A lead firefighter reaches through the spray of water and touches the gas nozzle on the tank, touching his head to indicate that the group is close enough to turn off the fuel of the propane fire. Students at the LBJ Fire Academy have the opportunity to study under active firefighters from the Austin area, and spend their first year of the two-year program rigorously studying procedure and fire science in order to safely practice the hands on drills. “We did have to wait a little over a year before we got actually do [the drill],” senior Thomas Lucy said. “We received training on how to do it before hand through reading about it in the textbook, as well as practice drills where we would set up a hose line and practiced charging the line and spraying it at an imaginary fire.”

Even though the blaze towered high above them, the fire fighters in training tackled the drill with focus and stuck to their rehearsed plan of attack. Professional protective equipment, or “fire turn out” as the students call it, worked to keep the students safe and supplied with clean air.  “The gear does a good job of insulating you, so I barely felt the heat at all even when I was in the front,” Thomas Lucey said. Even though leading the hose seemed to be the most daunting task, Lucey was able to advance towards the fire with confidence. “Being in the front was definitely the best part because you get to be so close to the fire.”

The high risk nature of the hands-on learning experiences the academy provides makes proper safety training and supplies critical. Before the drill, students rehearsed their plan of attack, and, with the help of the juniors in the academy, were outfitted with air tanks along with their uniforms. “We used a practice propane fire simulator along with fire hose lines,” Odland said. “The students wore our live fire turn out gear, self-contained breathing apparatus and air bottles.”

Students spray the propane fire from multiple angles, helping to control the flames and later drive the fire away from the group advancing with the hose. The LBJ Fire Academy completed five successful rounds of the drill on Oct. 3, which allowed students to rotate between positions and experience all the different roles in the exercise firsthand.

Flames shoot out of the propane tank and into the night sky. The life fire exercise was held at the Austin Fire Academy, where the city fire department and the ACC firefighting program also train. Family members were also invited to spectate, and spread out in the parking lot to watch their students tackle the tower of flames.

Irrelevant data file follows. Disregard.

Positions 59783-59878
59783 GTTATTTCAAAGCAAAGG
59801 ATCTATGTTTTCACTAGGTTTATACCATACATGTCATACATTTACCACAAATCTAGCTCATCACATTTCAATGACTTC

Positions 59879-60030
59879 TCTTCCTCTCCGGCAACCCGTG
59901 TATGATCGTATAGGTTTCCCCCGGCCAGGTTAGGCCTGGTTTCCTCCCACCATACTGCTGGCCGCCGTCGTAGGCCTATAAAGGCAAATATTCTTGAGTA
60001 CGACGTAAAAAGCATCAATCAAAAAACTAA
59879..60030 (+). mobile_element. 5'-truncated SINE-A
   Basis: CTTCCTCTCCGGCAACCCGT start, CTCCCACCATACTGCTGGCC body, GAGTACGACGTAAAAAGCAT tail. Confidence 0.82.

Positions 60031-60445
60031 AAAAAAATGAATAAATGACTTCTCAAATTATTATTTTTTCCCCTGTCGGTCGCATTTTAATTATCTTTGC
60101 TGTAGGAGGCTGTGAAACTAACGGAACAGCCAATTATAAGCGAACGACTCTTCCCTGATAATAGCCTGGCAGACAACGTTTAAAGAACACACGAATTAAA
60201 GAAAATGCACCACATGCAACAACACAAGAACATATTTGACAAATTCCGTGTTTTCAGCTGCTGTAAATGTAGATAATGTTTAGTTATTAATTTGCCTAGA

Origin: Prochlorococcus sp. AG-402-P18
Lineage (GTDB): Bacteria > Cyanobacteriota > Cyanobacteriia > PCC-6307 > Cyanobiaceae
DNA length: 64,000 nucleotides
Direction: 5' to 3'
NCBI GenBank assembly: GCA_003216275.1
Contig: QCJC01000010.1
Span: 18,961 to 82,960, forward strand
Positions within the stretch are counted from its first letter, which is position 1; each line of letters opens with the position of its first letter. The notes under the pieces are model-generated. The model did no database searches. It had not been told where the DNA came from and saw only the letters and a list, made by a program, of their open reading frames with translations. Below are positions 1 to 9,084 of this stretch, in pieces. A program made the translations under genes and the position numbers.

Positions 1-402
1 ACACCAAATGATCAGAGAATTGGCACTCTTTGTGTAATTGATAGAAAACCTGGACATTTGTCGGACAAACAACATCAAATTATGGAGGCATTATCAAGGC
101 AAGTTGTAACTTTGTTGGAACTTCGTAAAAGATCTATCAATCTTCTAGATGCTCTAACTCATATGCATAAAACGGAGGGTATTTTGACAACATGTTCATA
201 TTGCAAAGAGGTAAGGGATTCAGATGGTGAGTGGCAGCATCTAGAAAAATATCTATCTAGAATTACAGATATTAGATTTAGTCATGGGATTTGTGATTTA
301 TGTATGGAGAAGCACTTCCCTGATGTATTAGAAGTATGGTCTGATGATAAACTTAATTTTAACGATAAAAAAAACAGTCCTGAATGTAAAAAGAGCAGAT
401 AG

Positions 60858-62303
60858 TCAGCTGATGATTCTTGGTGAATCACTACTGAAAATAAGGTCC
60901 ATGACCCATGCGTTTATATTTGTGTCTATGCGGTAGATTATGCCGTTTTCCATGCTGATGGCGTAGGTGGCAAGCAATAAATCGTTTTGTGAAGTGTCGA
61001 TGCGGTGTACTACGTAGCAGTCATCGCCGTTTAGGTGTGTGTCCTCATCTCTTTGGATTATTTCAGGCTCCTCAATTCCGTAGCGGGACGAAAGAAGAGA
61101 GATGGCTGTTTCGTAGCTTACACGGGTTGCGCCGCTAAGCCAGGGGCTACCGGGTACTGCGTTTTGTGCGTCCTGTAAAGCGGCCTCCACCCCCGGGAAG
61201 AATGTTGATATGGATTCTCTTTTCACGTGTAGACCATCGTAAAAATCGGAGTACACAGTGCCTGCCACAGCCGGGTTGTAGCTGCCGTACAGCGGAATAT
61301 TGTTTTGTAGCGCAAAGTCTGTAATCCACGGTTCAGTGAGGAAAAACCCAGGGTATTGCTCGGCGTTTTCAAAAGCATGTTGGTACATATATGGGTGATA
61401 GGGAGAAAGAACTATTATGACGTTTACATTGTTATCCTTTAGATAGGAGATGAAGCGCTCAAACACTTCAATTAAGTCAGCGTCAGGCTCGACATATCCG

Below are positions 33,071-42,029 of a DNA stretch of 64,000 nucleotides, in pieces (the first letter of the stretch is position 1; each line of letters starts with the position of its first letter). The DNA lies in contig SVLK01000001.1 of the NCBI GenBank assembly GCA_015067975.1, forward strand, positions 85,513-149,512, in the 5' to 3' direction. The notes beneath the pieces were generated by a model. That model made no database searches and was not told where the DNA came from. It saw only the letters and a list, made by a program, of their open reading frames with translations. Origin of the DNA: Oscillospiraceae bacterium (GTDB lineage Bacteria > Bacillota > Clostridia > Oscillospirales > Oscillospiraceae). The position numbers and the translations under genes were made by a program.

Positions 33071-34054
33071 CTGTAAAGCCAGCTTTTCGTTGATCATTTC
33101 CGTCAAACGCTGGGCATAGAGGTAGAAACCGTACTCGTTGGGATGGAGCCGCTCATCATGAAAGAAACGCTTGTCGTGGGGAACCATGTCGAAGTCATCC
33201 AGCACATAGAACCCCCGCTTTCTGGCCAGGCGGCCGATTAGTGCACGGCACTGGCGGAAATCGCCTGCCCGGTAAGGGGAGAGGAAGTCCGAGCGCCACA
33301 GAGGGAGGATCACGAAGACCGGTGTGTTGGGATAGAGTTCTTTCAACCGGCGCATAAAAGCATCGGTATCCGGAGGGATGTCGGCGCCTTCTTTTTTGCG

Along with completing the propane fire, seniors in the academy have also underwent a building fire and a car-fire drill.

“I liked being on the nozzle side of the hose, but just being there in action was cool by itself,” senior John Hughes said. He explained that the car fire was different than the propane fire in terms of source, size, and strategy used to extinguish both, but the training at LBJ is expansive enough to encompass all of the different nuances and possibilities. 

“[The drills] were very different because the propane fire was very big and hot, it also requires more personnel,” Hughes said. “You have to shut of the valve in a propane fire before you put all the fire out. With the car, you just put the fire out.”

A supporting group aims their hose at the propane tank during one of the drills. After each of the program’s three different live fire exercises were complete, seniors in the academy took the Texas Commission on Fire Protection test, which, if passed, gives them all the credentials necessary to serve on a city fire department. Since November, the seniors has since shifted from firefighting training to Emergency Medical Technician training, a certification they can also earn through the class. “We are doing the EMT unit for the rest of the year. It is not as exciting as fire, but it is important to get EMT certification for some fire departments,” Hughes said. “The benefits [of the LBJ Fire Academy] are being fire certified in the state of Texas, and I definitely have no regrets in taking the class.”

Photos by Bella Russo.

This story was originally published on The Shield Online on November 17, 2020.